How one dumb move led me to more caution with my healthcare
The momentary slip that spiked my cold agglutinin disease for months
My phone started ringing about 8:15 in the morning. I knew who it was and why he was calling. A wry smile was on my face as I answered it.
The Spencer Cancer Center in Alabama makes laboratory results available to patients about 36 hours after a blood draw. This schedule gives physicians time to see the findings while empowering patients by providing them a mechanism to understand their treatment progress. I like that. I’d been expecting this call since I saw my test result numbers earlier that morning.
I was hoping his nurse would call. When a nurse calls, results aren’t so serious. When a doctor calls, it isn’t good.
Dr. Smith was still reassuring and thorough in his explanations. He always has been. When I was diagnosed with cold agglutinin disease (CAD), he said I’d die with this disease, rather than from this. In other words, CAD is manageable. He also made recommendations tailored to my lifestyle. My husband and I travel a lot, and he knew I was expecting to leave the country soon. He wanted me as healthy as possible so I wouldn’t have a health emergency overseas.
That fateful decision
My second cycle of rituximab was in December 2020. At that time, I went for weekly infusions right up past Christmas. I didn’t notice much improvement in activity immediately afterward; after all, the holiday period has exhausted me for decades! But in the following spring, as the sap was rising in the trees and earthworms were rising in the ground to be food for the robins, I began feeling more energetic than I had for years!
In late January 2021, with my mouth covered by a scarf, my hands and feet in gloves with chemical warmers, I planted 280 long-leaf pines. Wow! Where did that energy come from? In February, I continued planting some azaleas and camellias in my long-neglected garden. Then, joy of joys, three of my grandchildren came to visit. We worked outside, played outside, and enjoyed barbecues ending with s’mores.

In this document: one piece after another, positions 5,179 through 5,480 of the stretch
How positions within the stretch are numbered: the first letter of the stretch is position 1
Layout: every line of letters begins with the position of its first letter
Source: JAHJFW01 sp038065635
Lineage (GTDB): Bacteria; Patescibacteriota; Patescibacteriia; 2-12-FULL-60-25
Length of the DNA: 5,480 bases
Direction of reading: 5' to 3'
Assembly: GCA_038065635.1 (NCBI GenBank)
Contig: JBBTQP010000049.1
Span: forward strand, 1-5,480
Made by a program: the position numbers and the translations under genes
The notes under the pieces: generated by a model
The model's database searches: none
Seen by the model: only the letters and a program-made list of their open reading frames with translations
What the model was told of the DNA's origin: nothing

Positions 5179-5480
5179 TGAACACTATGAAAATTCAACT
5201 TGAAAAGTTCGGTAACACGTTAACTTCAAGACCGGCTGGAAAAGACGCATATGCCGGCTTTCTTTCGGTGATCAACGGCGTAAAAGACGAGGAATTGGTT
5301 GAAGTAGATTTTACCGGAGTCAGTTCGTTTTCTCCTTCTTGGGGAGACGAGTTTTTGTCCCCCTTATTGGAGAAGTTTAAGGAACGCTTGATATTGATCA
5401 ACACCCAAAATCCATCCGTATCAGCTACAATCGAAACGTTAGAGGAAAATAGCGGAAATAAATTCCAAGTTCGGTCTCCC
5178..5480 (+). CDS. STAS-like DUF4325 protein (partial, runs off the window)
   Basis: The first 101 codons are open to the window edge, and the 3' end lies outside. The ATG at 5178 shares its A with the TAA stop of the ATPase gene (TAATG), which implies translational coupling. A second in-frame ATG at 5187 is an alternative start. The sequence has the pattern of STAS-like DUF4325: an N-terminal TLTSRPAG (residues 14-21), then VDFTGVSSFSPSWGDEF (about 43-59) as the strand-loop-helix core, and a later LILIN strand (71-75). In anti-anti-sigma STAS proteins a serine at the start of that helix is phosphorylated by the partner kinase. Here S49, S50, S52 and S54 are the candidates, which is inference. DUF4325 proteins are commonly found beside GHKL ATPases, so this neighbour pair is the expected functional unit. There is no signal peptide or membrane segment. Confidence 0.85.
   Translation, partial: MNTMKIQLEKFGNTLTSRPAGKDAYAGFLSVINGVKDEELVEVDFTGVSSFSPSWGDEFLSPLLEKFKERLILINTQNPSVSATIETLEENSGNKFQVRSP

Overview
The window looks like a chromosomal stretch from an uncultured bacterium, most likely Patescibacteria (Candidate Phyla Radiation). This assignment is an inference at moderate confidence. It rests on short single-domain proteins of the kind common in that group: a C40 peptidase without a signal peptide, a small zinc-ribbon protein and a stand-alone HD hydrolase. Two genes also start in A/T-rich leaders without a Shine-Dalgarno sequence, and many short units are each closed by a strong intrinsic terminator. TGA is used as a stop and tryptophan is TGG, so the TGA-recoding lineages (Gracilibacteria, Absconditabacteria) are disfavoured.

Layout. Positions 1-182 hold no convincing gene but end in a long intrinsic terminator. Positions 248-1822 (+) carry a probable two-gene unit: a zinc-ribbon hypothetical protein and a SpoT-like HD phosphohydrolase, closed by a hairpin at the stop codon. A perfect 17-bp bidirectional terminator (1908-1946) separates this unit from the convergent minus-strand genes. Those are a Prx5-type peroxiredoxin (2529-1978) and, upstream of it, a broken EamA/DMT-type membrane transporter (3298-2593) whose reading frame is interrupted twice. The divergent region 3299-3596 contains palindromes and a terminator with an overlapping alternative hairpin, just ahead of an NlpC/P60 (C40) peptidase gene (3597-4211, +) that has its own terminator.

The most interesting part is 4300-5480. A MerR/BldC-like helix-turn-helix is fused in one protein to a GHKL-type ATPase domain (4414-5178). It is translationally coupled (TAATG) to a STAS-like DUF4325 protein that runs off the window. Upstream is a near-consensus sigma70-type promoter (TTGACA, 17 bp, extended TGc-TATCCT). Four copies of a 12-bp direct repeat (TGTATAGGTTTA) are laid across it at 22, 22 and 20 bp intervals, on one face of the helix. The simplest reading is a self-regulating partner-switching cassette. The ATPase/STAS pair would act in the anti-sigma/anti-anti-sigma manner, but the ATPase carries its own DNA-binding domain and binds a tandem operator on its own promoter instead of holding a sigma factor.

One gorgeous, warm day during that week, we went to the nearby Chewacla State Park to fly kites at the top of the hill. Even I could run with the kites to get them launched. I hadn’t felt that well in a long time.
After a time, there was some discussion about hiking down the hill, over the rocks to the creek below. I hadn’t done that since college. But why not? I’ve always enjoyed hiking when I could. So off I went with two grands and a son-in-law trailing in my wake.
Chewacla trails are neither easy nor too difficult. The one from the top down to the creek went over some rocks, through the woods, and ended in a waterfall formed by a dam. Once down at the waterfall, we decided to hike upstream along the creek, which feeds into a lake, before winding up at the playground area next to the lake. To get there, we’d have to cross that creek.
The hike around was not at all difficult. It was fairly flat. But I’d forgotten how long it was. We hiked and hiked and hiked. But there was no good place to get across the creek! So my son-in-law and I decided to wade through a shallow point and carry the two kids over.
As soon as I stepped into the creek, I knew I was in trouble. The water was very cold. I slogged through. After scrambling up the bank on the other side, I took my sneakers off because they were too wet to help my feet get warm. Barefoot was better.
As spring progressed into summer, I could tell I’d damaged my red cells. The pep was gone. I had to rest more. I had trouble singing hymns at church. Worse, I wasn’t able to be as active when my other grands came to visit.
Dr. Smith confirmed it. Stepping into the creek was a really dumb decision.
All was not lost! Dr. Smith assured me that he’d wait before treating me if I hadn’t planned to leave the U.S. He told me that bendamustine, although a chemotherapy medication, would not cause the indignities of hair loss. After my first treatment, I had no additional side effects besides minor nausea and increased fatigue.
Life is back to normal. My husband and I have embarked on our overseas work. We’ve been in the tropics of Papua, Indonesia, since January 2022. I swim a mile at a local pool and scuba dive off nearby beaches. I don’t worry too much right now about my cold agglutinin disorder.
That is, as long as I don’t trek in the Papuan highlands.
Note: Cold Agglutinin Disease News is strictly a news and information website about the disease. It does not provide medical advice, diagnosis, or treatment. This content is not intended to be a substitute for professional medical advice, diagnosis, or treatment. Always seek the advice of your physician or other qualified health provider with any questions you may have regarding a medical condition. Never disregard professional medical advice or delay in seeking it because of something you have read on this website. The opinions expressed in this column are not those of Cold Agglutinin Disease News or its parent company, BioNews, and are intended to spark discussion about issues pertaining to cold agglutinin disease.